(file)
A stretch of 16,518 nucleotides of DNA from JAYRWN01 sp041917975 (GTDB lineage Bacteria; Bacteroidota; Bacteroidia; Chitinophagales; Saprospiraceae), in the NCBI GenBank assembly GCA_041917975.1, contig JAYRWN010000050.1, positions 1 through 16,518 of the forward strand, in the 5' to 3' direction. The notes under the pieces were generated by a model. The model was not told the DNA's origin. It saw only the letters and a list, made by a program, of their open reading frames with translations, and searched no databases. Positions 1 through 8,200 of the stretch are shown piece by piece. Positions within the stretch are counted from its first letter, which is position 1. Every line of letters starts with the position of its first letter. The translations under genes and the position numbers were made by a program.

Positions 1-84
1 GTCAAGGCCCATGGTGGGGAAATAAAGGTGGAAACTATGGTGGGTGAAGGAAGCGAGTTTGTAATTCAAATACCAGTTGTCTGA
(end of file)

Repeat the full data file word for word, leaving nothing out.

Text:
A stretch of 16,518 nucleotides of DNA from JAYRWN01 sp041917975 (GTDB lineage Bacteria; Bacteroidota; Bacteroidia; Chitinophagales; Saprospiraceae), in the NCBI GenBank assembly GCA_041917975.1, contig JAYRWN010000050.1, positions 1 through 16,518 of the forward strand, in the 5' to 3' direction. The notes under the pieces were generated by a model. The model was not told the DNA's origin. It saw only the letters and a list, made by a program, of their open reading frames with translations, and searched no databases. Positions 1 through 8,200 of the stretch are shown piece by piece. Positions within the stretch are counted from its first letter, which is position 1. Every line of letters starts with the position of its first letter. The translations under genes and the position numbers were made by a program.

Positions 1-84
1 GTCAAGGCCCATGGTGGGGAAATAAAGGTGGAAACTATGGTGGGTGAAGGAAGCGAGTTTGTAATTCAAATACCAGTTGTCTGA